However, the dominant feature of the first two floors is souvenir shops. Items for sale ranged from books, such as “Native Universe: Voices of Indian Americans” for $40, to pottery, including a large Acoma seed pot by Dorothy Torivio for $16,500.

Smaller seed pots cost anywhere from $695 to $4,000.

The Roanoke Museum Store on the second floor offered jewelry costing $6 to $10,000. A long turquoise-and-silver necklace cost $450. Also for sale were coffee mugs for $8, museum baseball caps for $14 and “Chief Joseph” ceremonial robes for $165.

Paula Elm, a 43-year-old mixed-blood Indian who traveled from the Onondaga Reservation in New York for the museum opening, was not bothered by the commercial elements or the high-end merchandise.

“I think we’ve offered enough trinkets throughout our lifetimes,” said Ms. Elm, who was wearing traditional Comanche dress and carrying a fan of eagle feathers passed down by her grandmother. “It’s time we are recognized as real artists.”

The museum is free, but visitors must get timed passes at the museum or by visiting its Web site, www.nmai.si.edu.

The museum exhibits refrain from depictions of Indian life before the 1900s. There are no displays of teepees or other staples of Wild West shows.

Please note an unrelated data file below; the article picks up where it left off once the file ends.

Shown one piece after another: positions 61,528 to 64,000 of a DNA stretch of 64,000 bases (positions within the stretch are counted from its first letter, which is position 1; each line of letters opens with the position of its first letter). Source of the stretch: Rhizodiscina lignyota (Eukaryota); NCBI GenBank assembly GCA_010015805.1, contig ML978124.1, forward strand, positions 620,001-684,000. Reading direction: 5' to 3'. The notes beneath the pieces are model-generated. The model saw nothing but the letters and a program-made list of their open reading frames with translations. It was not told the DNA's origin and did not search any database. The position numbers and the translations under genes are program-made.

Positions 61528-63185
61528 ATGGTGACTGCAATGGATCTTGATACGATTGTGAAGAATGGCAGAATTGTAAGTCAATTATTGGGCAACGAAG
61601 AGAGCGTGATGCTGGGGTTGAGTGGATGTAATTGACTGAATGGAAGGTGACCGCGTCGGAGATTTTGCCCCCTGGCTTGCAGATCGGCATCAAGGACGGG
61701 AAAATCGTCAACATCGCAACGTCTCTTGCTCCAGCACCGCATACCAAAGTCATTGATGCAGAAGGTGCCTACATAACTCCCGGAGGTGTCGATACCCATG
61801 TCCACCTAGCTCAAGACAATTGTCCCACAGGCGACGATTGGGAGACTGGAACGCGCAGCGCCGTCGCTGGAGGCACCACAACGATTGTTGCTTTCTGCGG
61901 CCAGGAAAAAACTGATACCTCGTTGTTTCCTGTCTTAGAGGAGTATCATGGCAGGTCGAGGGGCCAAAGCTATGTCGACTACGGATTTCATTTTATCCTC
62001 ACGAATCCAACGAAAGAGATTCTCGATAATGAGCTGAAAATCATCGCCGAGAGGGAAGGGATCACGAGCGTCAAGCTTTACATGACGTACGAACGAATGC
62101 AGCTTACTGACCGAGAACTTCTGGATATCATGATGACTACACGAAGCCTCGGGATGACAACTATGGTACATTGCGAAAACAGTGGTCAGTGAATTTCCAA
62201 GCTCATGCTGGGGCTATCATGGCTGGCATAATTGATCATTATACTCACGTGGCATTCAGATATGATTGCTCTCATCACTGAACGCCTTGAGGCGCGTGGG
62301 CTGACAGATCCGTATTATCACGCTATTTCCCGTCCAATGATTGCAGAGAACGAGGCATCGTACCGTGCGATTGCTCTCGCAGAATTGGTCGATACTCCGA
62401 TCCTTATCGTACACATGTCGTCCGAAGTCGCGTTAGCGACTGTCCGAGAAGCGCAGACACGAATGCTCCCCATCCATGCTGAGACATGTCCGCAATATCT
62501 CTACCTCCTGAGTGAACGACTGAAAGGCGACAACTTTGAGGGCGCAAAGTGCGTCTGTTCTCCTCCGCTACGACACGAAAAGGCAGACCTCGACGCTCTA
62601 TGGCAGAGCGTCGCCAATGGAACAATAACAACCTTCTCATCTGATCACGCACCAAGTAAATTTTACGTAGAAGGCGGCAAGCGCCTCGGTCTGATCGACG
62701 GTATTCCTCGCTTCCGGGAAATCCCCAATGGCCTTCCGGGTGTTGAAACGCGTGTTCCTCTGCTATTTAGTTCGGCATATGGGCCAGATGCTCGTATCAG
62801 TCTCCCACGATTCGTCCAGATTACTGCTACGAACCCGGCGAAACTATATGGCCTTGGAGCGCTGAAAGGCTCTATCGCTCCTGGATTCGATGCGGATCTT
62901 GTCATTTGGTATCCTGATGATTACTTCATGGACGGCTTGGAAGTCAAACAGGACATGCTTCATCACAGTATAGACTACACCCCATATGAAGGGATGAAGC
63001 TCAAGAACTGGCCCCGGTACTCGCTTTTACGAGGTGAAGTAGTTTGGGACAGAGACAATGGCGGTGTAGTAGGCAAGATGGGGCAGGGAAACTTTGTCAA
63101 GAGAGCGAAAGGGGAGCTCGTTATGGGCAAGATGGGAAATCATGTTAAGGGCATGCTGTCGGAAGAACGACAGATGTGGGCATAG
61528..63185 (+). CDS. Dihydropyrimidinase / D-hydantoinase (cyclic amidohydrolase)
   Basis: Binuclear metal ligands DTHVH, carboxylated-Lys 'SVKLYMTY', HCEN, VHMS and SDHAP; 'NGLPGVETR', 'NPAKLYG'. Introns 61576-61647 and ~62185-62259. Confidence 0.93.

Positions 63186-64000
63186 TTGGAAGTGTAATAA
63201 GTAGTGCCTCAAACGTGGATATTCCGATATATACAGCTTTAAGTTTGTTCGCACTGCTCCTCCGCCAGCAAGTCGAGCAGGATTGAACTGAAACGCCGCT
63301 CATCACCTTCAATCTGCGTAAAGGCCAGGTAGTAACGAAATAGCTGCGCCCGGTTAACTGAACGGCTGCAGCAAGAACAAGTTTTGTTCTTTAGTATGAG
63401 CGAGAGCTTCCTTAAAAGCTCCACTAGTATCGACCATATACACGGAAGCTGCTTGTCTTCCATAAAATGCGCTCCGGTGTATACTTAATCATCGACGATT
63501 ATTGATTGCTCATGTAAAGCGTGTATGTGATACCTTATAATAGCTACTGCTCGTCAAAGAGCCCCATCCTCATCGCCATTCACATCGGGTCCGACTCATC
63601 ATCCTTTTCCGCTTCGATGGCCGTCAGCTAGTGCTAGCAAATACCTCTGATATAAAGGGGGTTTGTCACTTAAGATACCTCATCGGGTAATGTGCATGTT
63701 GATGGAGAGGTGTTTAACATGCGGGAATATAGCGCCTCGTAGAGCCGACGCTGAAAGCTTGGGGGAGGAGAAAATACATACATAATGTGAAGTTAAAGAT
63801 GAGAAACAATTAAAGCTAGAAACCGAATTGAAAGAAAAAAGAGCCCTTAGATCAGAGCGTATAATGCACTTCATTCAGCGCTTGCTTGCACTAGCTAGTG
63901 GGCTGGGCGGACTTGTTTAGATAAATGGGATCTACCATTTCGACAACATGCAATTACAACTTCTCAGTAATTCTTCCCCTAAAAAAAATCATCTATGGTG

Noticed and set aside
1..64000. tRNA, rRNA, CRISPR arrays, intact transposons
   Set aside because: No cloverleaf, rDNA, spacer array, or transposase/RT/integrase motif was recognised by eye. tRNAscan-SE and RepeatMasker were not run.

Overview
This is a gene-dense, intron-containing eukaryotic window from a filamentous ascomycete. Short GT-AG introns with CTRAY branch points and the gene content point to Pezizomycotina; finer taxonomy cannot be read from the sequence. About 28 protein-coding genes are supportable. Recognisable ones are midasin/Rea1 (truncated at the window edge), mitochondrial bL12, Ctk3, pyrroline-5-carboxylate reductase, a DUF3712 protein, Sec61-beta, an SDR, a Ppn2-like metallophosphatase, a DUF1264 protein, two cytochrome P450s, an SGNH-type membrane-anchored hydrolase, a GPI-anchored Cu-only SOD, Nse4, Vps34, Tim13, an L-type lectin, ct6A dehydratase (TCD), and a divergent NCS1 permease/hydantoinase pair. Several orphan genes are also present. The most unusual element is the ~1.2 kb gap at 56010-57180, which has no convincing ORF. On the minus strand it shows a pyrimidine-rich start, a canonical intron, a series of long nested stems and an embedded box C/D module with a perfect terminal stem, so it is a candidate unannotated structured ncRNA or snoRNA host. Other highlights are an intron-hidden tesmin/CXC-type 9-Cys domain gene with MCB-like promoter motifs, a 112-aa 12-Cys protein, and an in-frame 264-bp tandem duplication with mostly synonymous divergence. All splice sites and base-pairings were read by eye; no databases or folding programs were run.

Instead, display cases show examples of Indian clothes and costumes, moccasins, vests and headdresses. Interactive computer terminals offer descriptions and explanations of the pieces.

Museum officials consulted with 24 tribes about which items to display on opening day. The 8,000 items on display make up only a small percentage of the museum’s total holdings of about 800,000 objects.

The permanent exhibit, “Our Lives,” provides a glimpse into the varied lifestyles of modern Indians and attempts to show how their ancient traditions survive despite contemporary trappings.

An inscription on the wall at the exhibit’s entrance reads: “Anywhere in the Americas, you could be walking with a 21st-century Native American.

Large video screens lining entrances show a parade of modern-day Indians walking.

Many of those attending yesterday’s celebration were not Indians.

Tricia Umhau and her four children came from Potomac for the opening-day ceremonies. She and her children — Thomas, 11; Hannah, 8; Sarah, 5; and Lydia, 4 — watched the festivities, planned a tour of the museum and sat in the grass while eating peanut-butter-and-jelly sandwiches.

Though her family is not Indian, she considers its members native Americans “because we were born here.”

Gwen Griffin, 47, of Mississippi, strolled along the Mall in a velvet dress adorned with elk teeth and wore white moccasin boots. Her ancestors came from the Dakotas, where the colder climate requires warmer dress.

Yesterday, she ate an ice cream bar to keep cool.

“All this time there has never been a monument to the first Americans,” she said. “To have this here is beyond our expectations — and it is permanent.”

• Stephen Goode and Judith Person contributed to this article.